that it is presidential to scare americans and isolate? >> it's interesting. i had austan goolsbee who worked on the recent call. and he was talking about the impact and his view of sequestration as a percent of gdp in the unemployment cuts. the fact is that 760,000 jobs. he is not scaring anyone. this is not the president's numbers. you have ben bernanke speaking. he is speaking from his perspective. you saw what he has done to the stock market by keeping rates low. but he said that this economy is not ready for something blunt you know, you and i have spoken, i would like a balanced deal. >> my perspective is that we need to have revenues on the table. we need to have entitlement reform on the table. we need to have defense on the table. >> i do not see much else on the table. you are a creature of wall street. you have a lot of very wealthy friends. a lot of the wealthy guys say that they would appreciate it if the president would quit dumping on them. he is limiting my deductions. i am more than paying my fair share. now he is saying how i have to do more. and they are getting pretty anno
that are on the market and not always as promised but you give austan lot of thought for questions that we should all be asking about the the policies. >> absolutely. >> shannon: thank you so much. >> thanks for having me, shannon. >> shannon: if you are thinking about a new car and taking it out for a spin it could actually cost you to test drive it. in california some dealerships started charging for test drives because of rising gas prices. others are asking prospective buyers to return the car with the same amount of gas as when they left. dealerships say they are trying to separate the joyriders from serious buyers. >> the twilight finale winning almost all of the big categories but may not have wanted to. the razzie winners, next. [ female announcer ] pillsbury crescents are awesome. but when i cook up some beef, ketchup, relish and cheese, cover it with crescent dough and pow! cheeseburger crescent casserole. double awesome. pillsbury crescents. let the making begin. from capital one... boris earns unlimited rewards for his small business. can i get the smith contract, ease? thank you. that's
on them for you. the jobs report we want to bring in austan goolsbee, professor at university of chicago school of business and former white house economic adviser in chicago. thanks for joining us. your initial assessment of the jobs report number? >> rider around expectations little little below. it is what i was predicting. i think this just reflects the fact that we're growing about 2% which is modest but not terrible, it is not good and that is where we have been stuck for the last year and a half. charles: you teach about economics. at some point shouldn't the recovery much stronger than this? >> you want it to be. coming out of a big financial crisis, usually the recoveries are not robust kind -- [talking over each other] charles: this is the worst post recession recovery in history. >> second worst after the 2001 -- after you get into -- when you come out of bubbles, it usually takes a fair amount of time to come out of it. the last two recoveries have had this feeling of we are not growing fast enough to set things on fire and that is because the economy can't go back to doing w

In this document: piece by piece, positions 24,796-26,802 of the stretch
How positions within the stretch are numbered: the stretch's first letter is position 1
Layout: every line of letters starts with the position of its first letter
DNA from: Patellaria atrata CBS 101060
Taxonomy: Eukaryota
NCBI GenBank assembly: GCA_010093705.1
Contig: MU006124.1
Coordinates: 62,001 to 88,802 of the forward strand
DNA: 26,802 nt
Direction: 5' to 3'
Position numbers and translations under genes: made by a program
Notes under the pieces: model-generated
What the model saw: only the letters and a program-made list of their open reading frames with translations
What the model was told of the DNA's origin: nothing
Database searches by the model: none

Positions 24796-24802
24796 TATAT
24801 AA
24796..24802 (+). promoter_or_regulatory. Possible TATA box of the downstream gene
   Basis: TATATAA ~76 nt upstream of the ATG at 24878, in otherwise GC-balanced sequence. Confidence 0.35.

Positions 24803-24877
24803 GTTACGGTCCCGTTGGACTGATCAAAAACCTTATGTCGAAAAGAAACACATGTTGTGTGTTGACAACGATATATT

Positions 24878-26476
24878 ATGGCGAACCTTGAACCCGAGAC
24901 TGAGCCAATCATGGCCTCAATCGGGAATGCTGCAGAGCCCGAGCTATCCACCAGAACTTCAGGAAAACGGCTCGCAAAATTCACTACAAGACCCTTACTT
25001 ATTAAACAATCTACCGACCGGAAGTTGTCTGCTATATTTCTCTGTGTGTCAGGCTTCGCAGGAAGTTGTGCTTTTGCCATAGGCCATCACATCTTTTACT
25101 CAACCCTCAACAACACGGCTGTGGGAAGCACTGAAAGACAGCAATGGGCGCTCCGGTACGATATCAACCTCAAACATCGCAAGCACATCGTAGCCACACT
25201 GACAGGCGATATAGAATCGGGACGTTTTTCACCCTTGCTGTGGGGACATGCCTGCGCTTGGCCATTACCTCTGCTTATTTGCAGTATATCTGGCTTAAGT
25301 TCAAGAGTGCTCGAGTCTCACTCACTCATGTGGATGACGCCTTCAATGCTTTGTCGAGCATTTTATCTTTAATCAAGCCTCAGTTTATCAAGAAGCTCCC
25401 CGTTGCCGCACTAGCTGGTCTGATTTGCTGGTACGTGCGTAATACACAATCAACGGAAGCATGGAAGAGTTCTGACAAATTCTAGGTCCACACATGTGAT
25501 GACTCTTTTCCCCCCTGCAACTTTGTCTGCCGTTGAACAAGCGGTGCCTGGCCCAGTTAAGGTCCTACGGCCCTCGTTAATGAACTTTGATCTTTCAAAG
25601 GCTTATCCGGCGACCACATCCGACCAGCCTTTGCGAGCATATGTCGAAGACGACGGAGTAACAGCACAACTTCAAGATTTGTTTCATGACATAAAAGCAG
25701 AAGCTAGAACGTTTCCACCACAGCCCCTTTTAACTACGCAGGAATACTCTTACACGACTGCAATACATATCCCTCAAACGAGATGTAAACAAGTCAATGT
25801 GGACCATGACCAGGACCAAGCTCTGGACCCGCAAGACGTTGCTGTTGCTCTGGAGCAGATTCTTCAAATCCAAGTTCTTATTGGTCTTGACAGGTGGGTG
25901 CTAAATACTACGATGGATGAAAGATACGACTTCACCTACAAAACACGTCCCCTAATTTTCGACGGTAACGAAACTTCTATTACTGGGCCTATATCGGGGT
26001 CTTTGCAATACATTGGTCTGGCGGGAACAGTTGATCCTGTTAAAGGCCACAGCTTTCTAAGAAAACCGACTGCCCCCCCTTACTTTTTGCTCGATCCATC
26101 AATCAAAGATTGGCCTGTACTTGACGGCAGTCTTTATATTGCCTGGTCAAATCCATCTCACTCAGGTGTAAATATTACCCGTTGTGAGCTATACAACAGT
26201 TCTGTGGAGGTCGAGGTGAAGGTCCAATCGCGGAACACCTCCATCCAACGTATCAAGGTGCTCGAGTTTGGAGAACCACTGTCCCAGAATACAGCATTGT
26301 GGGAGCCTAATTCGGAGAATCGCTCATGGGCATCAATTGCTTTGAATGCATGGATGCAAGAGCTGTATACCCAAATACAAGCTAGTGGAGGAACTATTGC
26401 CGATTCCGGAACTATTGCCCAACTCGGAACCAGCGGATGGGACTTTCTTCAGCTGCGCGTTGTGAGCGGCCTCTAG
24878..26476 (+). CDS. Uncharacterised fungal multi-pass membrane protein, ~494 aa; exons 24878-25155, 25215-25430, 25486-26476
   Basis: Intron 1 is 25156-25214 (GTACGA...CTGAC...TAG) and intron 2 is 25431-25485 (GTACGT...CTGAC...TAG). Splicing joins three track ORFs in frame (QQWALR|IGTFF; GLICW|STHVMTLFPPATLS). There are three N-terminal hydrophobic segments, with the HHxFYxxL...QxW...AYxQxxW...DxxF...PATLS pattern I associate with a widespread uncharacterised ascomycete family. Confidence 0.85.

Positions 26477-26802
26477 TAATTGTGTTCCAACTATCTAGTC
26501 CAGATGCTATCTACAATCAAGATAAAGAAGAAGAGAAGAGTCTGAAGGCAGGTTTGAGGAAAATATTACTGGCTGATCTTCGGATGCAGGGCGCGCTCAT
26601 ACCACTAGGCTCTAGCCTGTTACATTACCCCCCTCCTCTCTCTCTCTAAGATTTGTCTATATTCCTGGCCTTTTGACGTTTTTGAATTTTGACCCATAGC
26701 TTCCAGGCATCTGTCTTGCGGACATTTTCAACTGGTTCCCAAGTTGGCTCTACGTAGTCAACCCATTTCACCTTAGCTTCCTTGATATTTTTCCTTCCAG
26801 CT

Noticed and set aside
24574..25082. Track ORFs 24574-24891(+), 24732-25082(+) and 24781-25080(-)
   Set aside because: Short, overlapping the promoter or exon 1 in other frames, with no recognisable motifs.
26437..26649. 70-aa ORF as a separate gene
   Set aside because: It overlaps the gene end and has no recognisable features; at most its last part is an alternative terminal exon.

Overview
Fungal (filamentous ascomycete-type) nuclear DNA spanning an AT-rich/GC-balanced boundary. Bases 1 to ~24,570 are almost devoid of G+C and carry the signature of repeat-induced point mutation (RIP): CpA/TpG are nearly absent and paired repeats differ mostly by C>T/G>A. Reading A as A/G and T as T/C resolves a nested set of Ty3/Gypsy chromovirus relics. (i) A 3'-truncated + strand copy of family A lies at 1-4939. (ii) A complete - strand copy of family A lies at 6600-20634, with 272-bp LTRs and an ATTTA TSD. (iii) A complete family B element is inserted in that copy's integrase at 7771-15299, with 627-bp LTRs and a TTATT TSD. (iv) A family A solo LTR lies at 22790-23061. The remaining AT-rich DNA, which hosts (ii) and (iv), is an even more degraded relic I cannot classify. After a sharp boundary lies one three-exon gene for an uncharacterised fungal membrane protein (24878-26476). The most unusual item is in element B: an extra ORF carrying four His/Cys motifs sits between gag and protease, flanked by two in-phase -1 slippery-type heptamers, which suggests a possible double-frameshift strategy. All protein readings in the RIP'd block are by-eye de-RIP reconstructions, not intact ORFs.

want to thank dr. austan goolsbee and dr. michael boskin. thank you very much. >> thank you. we had great attendance. i think you for your leadership. >> thank you for joining us today. >> i wanted to talk to you about tax reform. there seems to be a broad bipartisan consensus that we need some kind of tax reform, especially a tax code simplification. it was in this committee a few months ago we had a gentleman with a ph.d. and we asked if he did his own taxes, and he said he does not we asked why. he said there is no way i could know whether i was correct. i think that is indicative of how many americans feel. a simplified approach to the tax code would be better. we need tax reform. there is not broad bipartisan consensus on what that ought to >> at least in the sense that some are less inclined than others to say we need a tax reform package that would yield more revenue when static prescored. i think most would agree, as long as we are in the world of saying, too static the score something, if we can assume we are going to be neutral, maybe we would be better to reform the tax c
. we will help other countries come build, buy and invest. the third stream is austan goolsbee's economic intelligence stream where we think the economists today know cpi inflation but don't know the interrogation between public policy and economics. we think austin knows that better than any. we actually started his first call last week. >> can you talk about his call? >> sure. happy to. >> i can tell you. before 32 advisors, we never really paid him or hired him but he gave us a lot of insight over the last two years. >> and now doing it on private conference calls. >> he was gloomy when other people weren't and he was always right. >> two more an i'm done. we have our restructuring stream by floyd taylor part of the algron group, everything is being restructured today. and communications, helping firms foreign and domestics on press branding and those times of things. now to austin. >> he's gloomier. >> for a guy who's very peppy and funny, he was awfully gloomy. this was a 90 minute call. you know it went well because not one client got off the call. it's a weekly call we h
Search Results 0 to 15 of about 16 (some duplicates have been removed)